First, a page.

The Metaphysics of Morality: Part 4, Everyone Hallows

As I've made arguments about the necessity of metaphysics to keep morality from sliding into nihilism, I've repeatedly made two points.

The first point has been the most contentious and the one we've devoted most of our attention to, the necessity of metaphysics to ground morality and ethics.

Skeptical atheist readers have had all sorts of questions about what I mean by "metaphysics" "grounding" ethics.

By metaphysics, as I have repeatedly said, I don't mean spooky or supernatural. By metaphysical I mean how some systems require axiomatic givens, a priori truths, and first principles. My argument is that morality only escapes nihilism if it can assert some goods and values as axiomatic givens, as a priori truths, as guiding first principles, non-negotiable values that the legal philosopher Hans Kelsen has called "basic norms." With basic norms in place we can proceed with the task of ethical deliberation asking, "What ought we do do?" Without asserting some basic norms we can never get traction on that question. We'd have no criteria to define "the good."

I think all that describes what I mean by metaphysics "grounding" ethics. But people still get tripped up on the word "grounding." What do I mean by "grounding"?

The definition of grounding I'm using is this: grounding involves "taking something vague, theoretical and abstract and giving it a firm practical basis." Metaphysics "grounds" ethics in that it takes abstractions like "good," "evil," "right," "wrong," "well-being," "harm," and "flourishing" and makes them practical by specifying the values necessary to give those terms concrete, actionable meaning.

For example, we all want to act in ways that are "good." But that abstraction--good--is meaningless until we lay some values on the table to define what we mean by "good." The same goes for words like "harm," "well-being," and "flourishing." There are wildly different views about what does or does not constitute harm, well-being and flourishing, so those words by themselves are too abstract to be of practical use. They need grounding. Metaphysics grounds ethics when we assert non-negotiable values that define what we mean by good. These values allow us to evaluate competing ethical claims, helping us choose the good and adjudicate between competing goods when they come into conflict.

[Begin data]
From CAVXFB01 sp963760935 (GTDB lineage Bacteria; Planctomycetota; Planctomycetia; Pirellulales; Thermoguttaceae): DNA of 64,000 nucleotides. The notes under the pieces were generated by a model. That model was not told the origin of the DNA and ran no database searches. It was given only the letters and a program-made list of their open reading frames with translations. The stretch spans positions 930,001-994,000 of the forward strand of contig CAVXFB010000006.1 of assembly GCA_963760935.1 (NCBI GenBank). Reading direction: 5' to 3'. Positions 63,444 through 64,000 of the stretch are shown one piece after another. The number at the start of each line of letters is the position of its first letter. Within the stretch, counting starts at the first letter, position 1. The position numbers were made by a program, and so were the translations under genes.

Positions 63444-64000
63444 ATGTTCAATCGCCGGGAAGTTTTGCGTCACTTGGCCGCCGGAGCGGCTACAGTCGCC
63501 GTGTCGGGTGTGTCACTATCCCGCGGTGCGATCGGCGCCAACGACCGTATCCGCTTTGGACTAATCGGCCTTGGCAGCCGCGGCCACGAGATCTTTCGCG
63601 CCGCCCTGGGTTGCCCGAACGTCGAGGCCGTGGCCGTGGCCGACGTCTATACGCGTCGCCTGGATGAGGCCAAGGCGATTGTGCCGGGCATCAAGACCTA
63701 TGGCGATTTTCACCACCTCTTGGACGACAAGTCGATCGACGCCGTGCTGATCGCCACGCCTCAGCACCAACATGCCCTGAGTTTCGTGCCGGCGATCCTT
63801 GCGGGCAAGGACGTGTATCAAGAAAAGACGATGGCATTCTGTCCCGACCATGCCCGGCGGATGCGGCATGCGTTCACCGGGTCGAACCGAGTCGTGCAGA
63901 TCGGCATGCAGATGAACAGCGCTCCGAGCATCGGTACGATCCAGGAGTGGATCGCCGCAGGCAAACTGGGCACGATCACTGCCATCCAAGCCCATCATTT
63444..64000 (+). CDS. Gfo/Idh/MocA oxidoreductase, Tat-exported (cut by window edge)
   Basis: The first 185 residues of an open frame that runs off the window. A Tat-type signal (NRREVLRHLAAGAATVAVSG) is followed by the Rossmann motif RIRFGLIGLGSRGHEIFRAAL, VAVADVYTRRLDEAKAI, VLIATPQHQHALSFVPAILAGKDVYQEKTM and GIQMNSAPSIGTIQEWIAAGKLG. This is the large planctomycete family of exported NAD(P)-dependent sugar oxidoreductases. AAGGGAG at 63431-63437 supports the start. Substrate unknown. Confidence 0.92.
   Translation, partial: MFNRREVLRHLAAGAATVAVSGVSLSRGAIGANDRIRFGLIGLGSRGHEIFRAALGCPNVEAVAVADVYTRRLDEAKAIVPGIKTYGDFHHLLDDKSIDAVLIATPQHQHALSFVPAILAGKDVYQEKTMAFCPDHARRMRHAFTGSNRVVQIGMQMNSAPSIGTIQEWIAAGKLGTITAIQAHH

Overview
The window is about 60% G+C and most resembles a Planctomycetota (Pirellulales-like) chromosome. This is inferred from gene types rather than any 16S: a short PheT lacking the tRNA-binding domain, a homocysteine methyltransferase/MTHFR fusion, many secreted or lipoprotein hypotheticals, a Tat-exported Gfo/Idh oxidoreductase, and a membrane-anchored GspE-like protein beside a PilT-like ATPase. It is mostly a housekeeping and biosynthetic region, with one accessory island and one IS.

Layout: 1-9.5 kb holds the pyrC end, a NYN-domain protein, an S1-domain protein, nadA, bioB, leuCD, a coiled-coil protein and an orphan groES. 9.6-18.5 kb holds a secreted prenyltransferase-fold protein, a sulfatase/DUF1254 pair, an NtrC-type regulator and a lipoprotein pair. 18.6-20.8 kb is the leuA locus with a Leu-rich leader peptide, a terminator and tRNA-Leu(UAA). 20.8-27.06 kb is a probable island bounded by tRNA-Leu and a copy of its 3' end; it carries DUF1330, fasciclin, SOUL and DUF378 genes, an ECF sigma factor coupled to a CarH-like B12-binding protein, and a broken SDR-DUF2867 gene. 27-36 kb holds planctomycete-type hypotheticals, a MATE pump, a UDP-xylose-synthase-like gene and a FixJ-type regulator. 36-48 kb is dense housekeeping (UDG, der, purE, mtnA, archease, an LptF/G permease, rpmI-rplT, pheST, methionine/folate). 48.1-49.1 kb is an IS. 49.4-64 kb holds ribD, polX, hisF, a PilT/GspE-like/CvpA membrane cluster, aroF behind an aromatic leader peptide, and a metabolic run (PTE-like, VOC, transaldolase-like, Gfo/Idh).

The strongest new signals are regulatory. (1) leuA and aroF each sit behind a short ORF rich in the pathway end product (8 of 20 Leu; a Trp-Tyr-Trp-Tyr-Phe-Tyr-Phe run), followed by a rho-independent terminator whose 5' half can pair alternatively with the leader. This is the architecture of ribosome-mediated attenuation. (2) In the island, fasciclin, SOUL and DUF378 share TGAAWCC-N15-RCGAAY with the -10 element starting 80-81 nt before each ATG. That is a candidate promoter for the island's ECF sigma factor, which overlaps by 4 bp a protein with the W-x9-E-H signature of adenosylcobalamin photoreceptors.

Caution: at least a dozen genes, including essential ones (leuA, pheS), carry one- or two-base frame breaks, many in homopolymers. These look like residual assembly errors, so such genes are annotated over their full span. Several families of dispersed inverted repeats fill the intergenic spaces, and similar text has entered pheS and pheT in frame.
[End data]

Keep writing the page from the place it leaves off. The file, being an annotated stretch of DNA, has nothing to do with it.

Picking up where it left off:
So that is the first point I've been making. Metaphysics is required to ground morality and ethics. The alternative is moral nihilism.

The second point I've repeatedly made is that everyone engages in his metaphysical work. To be fair, everyone engages in this work except moral nihilists, people who think words like "good" and "evil" are inherently meaningless. But most people, however, think the words "good" and "evil" have meaning beyond an expression of our preferences. Most people think the statement "Hitler is evil" is different from "I strongly disapprove of Hitler." Which means most people are metaphysicians, positing values that exist independently of our personal preferences ("evil" means more than disapproval), values that are universally applicable (the values that define "evil" apply to me, you, and Hitler), and values that stand in judgment of people like Hitler ("evil" should be condemned, prevented and stopped).

And if all that is granted, and I cannot see how anyone but a moral nihilist wouldn't grant it, we reach the point that kicked off these reflections many weeks ago: Everyone engages in what I've called "moral hallowing."

To be sure, this is idiosyncratic language. "Hallowing" is an old term meaning "to make holy." To hallow is to declare something as sacred and set apart. I have described the metaphysical grounding of morality as "moral hallowing." By that I mean both parts of the argument I made above.

First, the metaphysics of morality "hallows" in that it asserts, sets apart, and protects the basic norms that ground ethical reasoning. The values that give "evil" its moral weight cannot themselves be called into question, otherwise we descend into moral nihilism. In this sense, these values are "sacred" and "set apart." Hallowed. 

Second, these values are universally applicable and stand in judgment of human actions. The values that judge Hitler also judge me and you. More, there's an expectation of compliance with these values. "Evil" isn't a lifestyle choice where we shrug and say, "Live and let live." We expect evil to stop, and feel morally obligated to prevent it.

All this points to the sacred, hallowed aspect of morality. Some values are "set apart" as inviolable and all of humanity is judged by those values, sorting the good from the evil. And everyone except moral nihilists engages in this metaphysical task.

As I've said, everyone hallows.

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